In the years since researchers at the University of Wisconsin-Madison derived the first human embryonic stem cell line, in 1998, numerous stem cell-focused businesses have popped up in the area. Each one has its own unique concentration, but the overarching goal of these companies is to develop and sell lines of stem cells, as well as to create therapeutics and ancillary products to help researchers study the cells.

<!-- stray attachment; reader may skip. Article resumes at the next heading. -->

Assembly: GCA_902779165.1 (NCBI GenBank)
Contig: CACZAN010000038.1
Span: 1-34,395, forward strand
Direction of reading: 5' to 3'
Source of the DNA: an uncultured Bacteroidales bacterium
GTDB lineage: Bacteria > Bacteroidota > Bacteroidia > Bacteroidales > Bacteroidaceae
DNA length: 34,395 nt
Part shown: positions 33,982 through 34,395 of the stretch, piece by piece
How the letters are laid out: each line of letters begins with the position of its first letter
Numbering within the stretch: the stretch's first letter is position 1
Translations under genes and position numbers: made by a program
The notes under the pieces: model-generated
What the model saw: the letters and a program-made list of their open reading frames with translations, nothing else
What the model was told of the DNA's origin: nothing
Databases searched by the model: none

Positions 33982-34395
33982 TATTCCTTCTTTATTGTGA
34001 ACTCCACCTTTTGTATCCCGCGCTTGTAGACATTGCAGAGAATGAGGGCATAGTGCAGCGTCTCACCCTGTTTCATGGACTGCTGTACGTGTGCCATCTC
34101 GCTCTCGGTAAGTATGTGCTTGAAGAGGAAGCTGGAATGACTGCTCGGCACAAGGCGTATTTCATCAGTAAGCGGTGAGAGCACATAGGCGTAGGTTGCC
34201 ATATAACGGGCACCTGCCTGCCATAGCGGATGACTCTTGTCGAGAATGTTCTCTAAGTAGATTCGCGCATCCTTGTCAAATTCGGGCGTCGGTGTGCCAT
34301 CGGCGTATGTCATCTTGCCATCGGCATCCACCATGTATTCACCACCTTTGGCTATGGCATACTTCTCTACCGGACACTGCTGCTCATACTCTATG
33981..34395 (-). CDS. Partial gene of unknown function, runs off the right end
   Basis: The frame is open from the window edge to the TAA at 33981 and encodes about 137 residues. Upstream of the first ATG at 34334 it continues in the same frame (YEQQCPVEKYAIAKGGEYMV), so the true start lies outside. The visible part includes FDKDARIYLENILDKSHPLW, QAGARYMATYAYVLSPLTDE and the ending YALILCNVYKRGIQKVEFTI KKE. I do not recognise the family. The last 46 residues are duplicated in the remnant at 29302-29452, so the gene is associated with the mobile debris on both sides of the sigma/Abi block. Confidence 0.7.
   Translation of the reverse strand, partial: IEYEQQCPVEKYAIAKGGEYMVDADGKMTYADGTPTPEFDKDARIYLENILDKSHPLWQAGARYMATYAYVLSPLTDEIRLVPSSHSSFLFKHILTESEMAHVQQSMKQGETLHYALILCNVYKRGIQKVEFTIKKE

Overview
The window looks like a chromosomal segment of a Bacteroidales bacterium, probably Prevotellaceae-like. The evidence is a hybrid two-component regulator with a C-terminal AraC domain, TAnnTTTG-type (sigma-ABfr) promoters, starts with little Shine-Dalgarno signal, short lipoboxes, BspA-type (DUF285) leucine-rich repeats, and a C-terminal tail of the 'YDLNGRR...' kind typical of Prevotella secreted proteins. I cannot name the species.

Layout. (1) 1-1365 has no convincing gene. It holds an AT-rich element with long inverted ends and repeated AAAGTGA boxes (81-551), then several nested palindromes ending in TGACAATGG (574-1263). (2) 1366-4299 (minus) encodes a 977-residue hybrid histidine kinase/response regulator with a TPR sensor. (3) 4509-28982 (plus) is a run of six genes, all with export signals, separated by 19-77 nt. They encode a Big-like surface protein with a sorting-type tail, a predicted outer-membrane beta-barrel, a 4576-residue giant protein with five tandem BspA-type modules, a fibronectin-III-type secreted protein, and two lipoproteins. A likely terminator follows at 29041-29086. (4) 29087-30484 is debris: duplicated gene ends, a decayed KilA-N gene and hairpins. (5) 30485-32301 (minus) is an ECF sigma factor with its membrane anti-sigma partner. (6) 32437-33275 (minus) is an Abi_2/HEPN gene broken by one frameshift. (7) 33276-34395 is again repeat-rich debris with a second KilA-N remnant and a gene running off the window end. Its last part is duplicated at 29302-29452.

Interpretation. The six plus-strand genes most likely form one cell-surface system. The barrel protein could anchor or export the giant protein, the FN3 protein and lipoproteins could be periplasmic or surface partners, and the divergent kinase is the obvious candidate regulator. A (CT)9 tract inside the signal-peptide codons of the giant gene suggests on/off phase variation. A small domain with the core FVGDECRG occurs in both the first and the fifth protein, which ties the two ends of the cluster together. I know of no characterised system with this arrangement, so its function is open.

Stem Pharm is one of the newest Madison-based startups to join the field. The company, which was formed in 2015 and builds on research conducted in the laboratory of UW-Madison biomedical engineering professor Bill Murphy, is developing biomaterials capable of supporting stem cells as they grow. Stem cells are of interest to scientists in part due to their versatility; they can be turned into specific cell types and programmed to perform functions like regrowing tissue, for instance. That can help drug makers evaluate new therapies they’re developing or be used by groups in the regenerative medicine field to manufacture human tissues, among other applications, says Murphy, co-founder of Stem Pharm. Read the full story here.